Wednesday, 18 February 2009

First clean coal to be extracted

(click headline for original article)
Great, it all sounds good.

Is there anybody out there who can explain how this works?

Coal gasification was used to supply town gas in the 18th and 19th century; this process is known, to make it deep down under ground makes it more complicated but less damaging – does it? The essential question remains the same today as over the past 200 years – only then nobody understood or had at the very least seriously defined that question; that is why we now have a problem.

So how does the carbon capture and sequestration of the generated CO2 work in this case? How is it done and is it sustainable, where is it stored and in what ratio?

Thornton’s website offers the schematic overview shown below.

So the gas, the unprocessed Syngas, coming up is the “first clean coal extracted”, as the headline suggests. Clean of CO2, but then coal is +70%carbon and emits lots of CO2 when burnt. “Hmm?” Okay.

It is then mechanically separated from raw materials, probably the wet and dirty coal-stone-soil mix, which is gasifĂ­ed directly; obviously no CO2 emissions here, “Hmmm?” Okay.

The filtered Syngas is then cleaned up, the CO2 extracted and pumped down into some kind of airtight cavity to be sequestered: that problem solved, fine.

It would be interesting to know how that is done, what the pressure is, the capacity and the expected life-span – after all this is supposed to be a one way road for the CO2.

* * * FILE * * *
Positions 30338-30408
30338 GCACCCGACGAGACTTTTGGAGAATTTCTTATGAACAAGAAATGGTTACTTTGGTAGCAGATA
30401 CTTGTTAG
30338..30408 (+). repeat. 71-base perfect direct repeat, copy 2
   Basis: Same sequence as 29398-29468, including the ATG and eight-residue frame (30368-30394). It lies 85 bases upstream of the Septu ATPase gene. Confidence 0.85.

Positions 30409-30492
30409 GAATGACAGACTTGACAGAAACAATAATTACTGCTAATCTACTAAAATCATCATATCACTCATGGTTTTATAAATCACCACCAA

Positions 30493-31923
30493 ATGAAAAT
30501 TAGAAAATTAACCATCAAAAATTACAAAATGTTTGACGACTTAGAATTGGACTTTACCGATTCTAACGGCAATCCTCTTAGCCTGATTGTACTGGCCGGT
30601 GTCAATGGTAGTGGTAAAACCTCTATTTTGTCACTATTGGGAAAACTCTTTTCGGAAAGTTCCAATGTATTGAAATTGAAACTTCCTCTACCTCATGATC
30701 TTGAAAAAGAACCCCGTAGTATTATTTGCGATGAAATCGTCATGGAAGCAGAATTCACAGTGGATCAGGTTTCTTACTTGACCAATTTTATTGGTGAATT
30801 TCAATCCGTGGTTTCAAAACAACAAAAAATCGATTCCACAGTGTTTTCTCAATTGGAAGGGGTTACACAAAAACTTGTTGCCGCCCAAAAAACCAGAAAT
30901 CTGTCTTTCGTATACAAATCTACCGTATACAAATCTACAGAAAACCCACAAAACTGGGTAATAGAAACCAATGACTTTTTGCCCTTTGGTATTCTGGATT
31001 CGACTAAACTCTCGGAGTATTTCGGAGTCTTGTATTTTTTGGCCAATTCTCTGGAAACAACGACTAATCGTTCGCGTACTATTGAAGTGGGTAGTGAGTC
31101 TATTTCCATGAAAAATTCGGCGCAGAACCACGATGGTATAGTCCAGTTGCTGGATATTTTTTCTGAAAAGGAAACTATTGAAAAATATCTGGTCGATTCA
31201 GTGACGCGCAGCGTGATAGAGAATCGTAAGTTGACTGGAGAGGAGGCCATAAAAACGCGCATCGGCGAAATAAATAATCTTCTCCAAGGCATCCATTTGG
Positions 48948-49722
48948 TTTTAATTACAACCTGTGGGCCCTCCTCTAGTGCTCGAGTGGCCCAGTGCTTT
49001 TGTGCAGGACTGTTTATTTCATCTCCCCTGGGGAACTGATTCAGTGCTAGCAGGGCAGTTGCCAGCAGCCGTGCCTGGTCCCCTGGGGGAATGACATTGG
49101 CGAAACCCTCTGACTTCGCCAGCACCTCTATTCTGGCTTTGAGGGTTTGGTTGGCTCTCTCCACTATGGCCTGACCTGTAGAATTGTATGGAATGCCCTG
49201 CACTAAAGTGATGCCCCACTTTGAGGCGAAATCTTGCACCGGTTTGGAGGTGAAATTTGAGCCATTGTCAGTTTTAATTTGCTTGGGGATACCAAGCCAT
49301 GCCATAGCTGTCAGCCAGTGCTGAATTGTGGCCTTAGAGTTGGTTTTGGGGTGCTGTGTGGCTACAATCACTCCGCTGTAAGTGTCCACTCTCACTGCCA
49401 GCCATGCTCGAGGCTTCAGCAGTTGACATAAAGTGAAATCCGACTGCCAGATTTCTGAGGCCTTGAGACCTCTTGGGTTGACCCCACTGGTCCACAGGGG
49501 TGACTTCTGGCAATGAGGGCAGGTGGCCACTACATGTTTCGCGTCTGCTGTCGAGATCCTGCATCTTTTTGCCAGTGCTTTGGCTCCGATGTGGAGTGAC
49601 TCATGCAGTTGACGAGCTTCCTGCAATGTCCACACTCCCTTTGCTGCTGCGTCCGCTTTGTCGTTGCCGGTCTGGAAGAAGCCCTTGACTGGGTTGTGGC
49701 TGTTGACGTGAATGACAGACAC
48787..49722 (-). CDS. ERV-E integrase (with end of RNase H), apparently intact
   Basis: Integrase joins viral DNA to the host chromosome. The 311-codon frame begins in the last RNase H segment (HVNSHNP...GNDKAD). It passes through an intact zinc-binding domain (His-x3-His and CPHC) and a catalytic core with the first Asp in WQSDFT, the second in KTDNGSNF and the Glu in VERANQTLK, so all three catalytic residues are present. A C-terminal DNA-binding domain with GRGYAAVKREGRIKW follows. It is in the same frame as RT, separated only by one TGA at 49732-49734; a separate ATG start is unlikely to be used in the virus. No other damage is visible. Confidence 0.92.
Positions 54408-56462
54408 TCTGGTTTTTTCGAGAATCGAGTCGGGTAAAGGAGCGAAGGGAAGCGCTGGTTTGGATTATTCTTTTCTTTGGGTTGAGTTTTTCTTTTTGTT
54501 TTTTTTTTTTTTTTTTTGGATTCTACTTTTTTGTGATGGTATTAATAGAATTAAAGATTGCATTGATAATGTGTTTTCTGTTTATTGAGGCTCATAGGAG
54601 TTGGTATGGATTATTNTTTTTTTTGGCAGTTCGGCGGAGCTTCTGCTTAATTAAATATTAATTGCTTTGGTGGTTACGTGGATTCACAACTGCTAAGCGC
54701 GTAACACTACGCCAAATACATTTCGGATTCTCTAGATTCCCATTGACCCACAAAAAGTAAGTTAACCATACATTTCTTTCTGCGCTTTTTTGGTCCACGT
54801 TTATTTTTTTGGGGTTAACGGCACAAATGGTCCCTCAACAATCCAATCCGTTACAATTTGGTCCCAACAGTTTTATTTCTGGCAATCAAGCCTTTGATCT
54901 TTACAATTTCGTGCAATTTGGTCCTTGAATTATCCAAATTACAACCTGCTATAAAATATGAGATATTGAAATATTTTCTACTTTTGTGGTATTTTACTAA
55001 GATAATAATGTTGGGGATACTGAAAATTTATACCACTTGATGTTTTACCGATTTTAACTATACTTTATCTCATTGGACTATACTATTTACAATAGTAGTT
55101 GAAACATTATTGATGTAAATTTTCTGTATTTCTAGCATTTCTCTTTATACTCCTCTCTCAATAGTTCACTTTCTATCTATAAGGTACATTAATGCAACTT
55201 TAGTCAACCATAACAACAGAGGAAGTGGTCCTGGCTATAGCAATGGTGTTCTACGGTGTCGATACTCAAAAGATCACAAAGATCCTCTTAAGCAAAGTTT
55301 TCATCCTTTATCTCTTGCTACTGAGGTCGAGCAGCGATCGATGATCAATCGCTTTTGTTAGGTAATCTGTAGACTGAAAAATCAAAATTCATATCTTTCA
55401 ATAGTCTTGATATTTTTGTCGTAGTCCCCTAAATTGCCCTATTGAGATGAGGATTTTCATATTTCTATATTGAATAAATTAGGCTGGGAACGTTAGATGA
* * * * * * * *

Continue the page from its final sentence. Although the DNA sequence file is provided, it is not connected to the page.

The now clean towngas, sorry Syngas, as it obviously contains a lot of hydrogen, is cracked to make diesel; CO2 free diesel obviously, ultra-clean; or is it the process is ultra clean? “Hmmmm?”

And on top of that there is a zero emission hydrogen power plant. Great!

I forgot: to start the process one needs lots of energy for lots of steam, 300°C to 400°C hot, and for pressurising the system.

It looks promising; the Chinese will pay top dollar for this technology. That is if the energy output minus energy input allows for efficiency not too far off the efficiency of a standard coal fired power plant. They will also want to understand the conglomerate of the complicated processes behind above overview. Surely, Thornton has already answered all questions and is in a position to define the
footprint of this innovative technology and especially of the project under and on Fife - to great detail. Asking is free.

Carpe diem!


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